Deeb said there could be bias among doctors when they treat blacks and Latinos. "Doctors need to know that people of color tend to have a higher A1C," he said. "It has to be explained. But don't try to explain it away with socioeconomics, don't try to explain it away based on self-management stuff.

"Explain it away by asking yourself, as a doctor: 'Is there something I can do to better control diabetes?'" he said.

More information

For more on diabetes, visit the U.S. National Institute of Diabetes and Digestive and Kidney Diseases.

SOURCES: Michele Heisler, M.D., assistant professor of internal medicine, University of Michigan Medical School, Ann Arbor; Larry Deeb, M.D., president, medicine and science, American Diabetes Association, Chicago; Sept. 24, 2007, Archives of Internal Medicine

Copyright©2007 ScoutNews,LLC.
All rights reserved

Related medicine news :

1. Older men father schizophrenics
2. Creatine Helps Strengthen Older Men
3. Older Men Surviving Coronary Bypasses
4. Acoustic neuroma in older patients to be treated
5. Quality of lives of older people
6. Pregnancy shouldnt be dissuaded in older age
7. Cholesterol-lowering therapy benefits older people also
8. Unfavourable Lipid-Lipoprotein profiles in older adults has been linked to abdominal visceral fat
9. Older womens heart health depends on location of fat
10. Older Breast Cancer Patients Can Be Effectively Treated With Chemotherapy
11. Frailty in Older Women may be due to Chronic Infection
Post Your Comments:
(Date:11/24/2015)... ... November 24, 2015 , ... Sir Grout of Baltimore is ... certification. The award recognizes good companies for excellence in service and a commitment ... and hard surface restoration company earned this recognition after a thorough review by ...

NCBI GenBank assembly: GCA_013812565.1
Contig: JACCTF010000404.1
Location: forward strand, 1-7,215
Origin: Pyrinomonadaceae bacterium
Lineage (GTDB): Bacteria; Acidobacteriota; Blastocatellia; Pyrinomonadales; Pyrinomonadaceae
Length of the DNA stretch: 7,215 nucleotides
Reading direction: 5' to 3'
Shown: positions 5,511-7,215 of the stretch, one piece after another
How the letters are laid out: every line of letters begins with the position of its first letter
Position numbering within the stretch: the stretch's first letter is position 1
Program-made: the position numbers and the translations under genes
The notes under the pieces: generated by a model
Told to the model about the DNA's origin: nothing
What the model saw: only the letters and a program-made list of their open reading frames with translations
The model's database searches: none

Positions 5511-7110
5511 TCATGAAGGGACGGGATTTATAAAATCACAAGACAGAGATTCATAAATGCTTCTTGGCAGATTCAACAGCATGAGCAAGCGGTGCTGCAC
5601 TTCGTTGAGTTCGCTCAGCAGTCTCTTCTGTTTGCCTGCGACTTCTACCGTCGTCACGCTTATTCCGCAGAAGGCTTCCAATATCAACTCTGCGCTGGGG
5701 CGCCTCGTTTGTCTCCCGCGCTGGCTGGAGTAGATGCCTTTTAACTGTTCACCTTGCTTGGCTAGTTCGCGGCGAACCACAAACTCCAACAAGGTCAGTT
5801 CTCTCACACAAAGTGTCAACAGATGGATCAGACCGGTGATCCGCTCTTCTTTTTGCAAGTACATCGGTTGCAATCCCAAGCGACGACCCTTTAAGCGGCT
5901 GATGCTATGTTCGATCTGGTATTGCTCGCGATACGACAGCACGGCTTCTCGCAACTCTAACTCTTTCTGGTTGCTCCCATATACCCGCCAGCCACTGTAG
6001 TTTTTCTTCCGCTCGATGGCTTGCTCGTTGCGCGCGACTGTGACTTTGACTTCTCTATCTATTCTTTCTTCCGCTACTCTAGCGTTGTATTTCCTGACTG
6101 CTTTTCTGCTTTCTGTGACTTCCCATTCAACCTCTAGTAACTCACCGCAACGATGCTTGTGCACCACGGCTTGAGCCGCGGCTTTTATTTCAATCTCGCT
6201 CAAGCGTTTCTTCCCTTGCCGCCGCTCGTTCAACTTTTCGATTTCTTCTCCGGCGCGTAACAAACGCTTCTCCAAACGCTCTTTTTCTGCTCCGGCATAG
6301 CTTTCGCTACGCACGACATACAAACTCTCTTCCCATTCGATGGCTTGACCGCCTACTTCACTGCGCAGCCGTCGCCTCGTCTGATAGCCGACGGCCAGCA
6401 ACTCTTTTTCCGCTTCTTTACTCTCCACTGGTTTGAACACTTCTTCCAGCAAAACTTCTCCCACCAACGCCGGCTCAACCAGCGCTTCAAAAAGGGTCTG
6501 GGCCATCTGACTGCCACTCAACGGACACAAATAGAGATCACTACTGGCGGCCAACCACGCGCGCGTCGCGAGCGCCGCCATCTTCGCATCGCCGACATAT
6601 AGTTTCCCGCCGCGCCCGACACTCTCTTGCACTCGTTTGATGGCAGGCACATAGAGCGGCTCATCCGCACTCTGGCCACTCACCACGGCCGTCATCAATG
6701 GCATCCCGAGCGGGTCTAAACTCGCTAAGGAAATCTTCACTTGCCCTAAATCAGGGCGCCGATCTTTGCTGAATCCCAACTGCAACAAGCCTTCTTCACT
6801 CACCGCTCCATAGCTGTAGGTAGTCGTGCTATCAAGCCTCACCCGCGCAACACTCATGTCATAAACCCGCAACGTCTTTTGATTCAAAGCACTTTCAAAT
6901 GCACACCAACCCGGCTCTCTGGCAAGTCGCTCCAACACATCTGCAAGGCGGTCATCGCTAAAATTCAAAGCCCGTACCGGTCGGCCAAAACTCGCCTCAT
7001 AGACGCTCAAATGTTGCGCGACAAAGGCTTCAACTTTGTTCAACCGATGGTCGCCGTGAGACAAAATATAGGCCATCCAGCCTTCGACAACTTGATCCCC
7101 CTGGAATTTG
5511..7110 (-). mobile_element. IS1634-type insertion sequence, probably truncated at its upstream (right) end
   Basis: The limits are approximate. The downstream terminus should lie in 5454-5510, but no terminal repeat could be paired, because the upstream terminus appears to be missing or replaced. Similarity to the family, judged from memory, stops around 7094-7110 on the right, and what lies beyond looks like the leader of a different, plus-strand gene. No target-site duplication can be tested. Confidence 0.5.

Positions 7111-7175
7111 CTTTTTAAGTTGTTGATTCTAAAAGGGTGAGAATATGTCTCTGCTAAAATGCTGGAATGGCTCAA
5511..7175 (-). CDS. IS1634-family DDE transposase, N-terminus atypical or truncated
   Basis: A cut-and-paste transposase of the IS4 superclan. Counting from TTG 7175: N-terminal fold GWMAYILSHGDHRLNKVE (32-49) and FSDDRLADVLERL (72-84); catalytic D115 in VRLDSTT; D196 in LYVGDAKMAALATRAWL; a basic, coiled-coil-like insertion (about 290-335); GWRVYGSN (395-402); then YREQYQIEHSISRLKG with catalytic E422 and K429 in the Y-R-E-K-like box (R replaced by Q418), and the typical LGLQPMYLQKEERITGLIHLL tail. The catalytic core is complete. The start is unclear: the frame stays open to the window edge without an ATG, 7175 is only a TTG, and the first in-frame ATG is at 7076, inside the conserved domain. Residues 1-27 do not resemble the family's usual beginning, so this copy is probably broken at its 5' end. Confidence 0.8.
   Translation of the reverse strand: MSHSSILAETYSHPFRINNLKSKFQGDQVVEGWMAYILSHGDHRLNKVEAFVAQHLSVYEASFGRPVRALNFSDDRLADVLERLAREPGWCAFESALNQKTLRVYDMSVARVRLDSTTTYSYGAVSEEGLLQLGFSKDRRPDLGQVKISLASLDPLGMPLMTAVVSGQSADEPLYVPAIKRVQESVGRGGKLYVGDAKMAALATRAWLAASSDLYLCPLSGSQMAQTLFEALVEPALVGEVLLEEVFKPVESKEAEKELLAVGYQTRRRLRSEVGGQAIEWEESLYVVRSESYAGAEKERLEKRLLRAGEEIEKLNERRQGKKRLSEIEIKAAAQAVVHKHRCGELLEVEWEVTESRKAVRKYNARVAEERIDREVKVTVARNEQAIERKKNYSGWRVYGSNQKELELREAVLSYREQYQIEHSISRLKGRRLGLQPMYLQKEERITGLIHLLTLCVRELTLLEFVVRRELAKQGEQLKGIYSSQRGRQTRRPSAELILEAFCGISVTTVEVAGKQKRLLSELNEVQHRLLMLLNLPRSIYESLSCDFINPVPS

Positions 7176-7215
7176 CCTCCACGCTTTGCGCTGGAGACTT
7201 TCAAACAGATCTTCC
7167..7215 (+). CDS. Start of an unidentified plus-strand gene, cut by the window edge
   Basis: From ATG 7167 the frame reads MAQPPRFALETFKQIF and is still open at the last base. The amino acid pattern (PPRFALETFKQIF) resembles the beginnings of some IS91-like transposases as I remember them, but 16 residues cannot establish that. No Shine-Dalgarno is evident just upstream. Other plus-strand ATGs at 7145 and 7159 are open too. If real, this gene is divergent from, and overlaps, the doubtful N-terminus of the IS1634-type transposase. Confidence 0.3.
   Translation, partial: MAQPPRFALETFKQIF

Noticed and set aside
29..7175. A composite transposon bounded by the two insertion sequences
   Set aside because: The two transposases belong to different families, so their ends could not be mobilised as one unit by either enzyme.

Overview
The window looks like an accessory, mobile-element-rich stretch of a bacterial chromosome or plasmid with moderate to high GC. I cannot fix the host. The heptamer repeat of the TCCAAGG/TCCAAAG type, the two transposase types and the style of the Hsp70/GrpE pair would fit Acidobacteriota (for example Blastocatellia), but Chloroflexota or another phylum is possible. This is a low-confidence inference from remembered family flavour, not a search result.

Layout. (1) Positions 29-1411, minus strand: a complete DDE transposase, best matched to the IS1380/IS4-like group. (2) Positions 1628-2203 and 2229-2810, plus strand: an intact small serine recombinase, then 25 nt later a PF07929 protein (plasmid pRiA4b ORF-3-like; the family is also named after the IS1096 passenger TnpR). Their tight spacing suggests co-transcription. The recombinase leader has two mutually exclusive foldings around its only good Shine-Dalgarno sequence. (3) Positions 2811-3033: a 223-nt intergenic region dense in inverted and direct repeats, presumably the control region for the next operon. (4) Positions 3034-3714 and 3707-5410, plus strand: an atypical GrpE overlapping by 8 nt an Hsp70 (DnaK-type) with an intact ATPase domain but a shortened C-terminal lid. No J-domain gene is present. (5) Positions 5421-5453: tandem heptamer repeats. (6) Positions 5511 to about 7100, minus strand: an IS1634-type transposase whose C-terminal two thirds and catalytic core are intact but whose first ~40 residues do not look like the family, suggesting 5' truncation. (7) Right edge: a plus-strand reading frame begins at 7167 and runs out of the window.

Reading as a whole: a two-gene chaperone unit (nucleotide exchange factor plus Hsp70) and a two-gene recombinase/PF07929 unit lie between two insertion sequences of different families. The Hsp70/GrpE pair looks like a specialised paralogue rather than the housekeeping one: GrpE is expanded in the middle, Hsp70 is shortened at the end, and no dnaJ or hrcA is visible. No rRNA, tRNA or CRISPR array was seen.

(Date:11/24/2015)... ... 24, 2015 , ... Autism Speaks, the world’s leading autism science and advocacy ... and the generosity of people around the world. On December 1, supporters can make ... – and share the personal stories behind those gifts. , Just as Black ...
(Date:11/24/2015)... Geneva, IL (PRWEB) , ... November 24, 2015 , ... All her life, Don Peck’s ... Even her obituary said she might have been. After a 25-year search for ... Mayflower voyager with whom she shared a last name. Turns out, it was Don’s ...
(Date:11/24/2015)... Pass, OR (PRWEB) , ... November 24, 2015 , ... ... Lose too much body water to perspiration in the hot sun, and heat stroke ... to Fresh water advocate and radio host Sharon Kleyne. Every cell, system and structure ...
(Date:11/24/2015)... (PRWEB) , ... November 24, 2015 , ... ... District , the only authorized OSHA Training Institute Education Center in Northern California, ... during the holiday season’s major sales events. As the volume of sales ...
Breaking Medicine News(10 mins):
(Date:11/24/2015)... Va. , Nov. 24, 2015  DILON Diagnostics ... have signed an agreement for DILON to distribute GE,s ... across the globe. The signing of this distribution agreement will ... NM750b Molecular Breast Imaging system and is considered an ... provide better healthcare solutions for clinicians and their patients. ...
(Date:11/24/2015)... 24, 2015 Avery Biomedical Devices (ABD), manufacturer ... announce the appointment of Anders Jonzon , MD; ... Dr. Jonzon is a Physiologist ... Hospital, Uppsala University, Uppsala and Children,s Hospital, Karolinska, ... a fellow at the Cardiovascular Institute (UCSF). His research ...
(Date:11/24/2015)... LAUSANNE and BERN, Switzerland ... SA, the ARTORG Center for Biomedical Engineering Research of ... and the Division of Endocrinology, Diabetes and Clinical Nutrition ... announce the start of an exclusive collaboration to develop ... control algorithm for the personalised delivery of insulin for ...
Breaking Medicine Technology: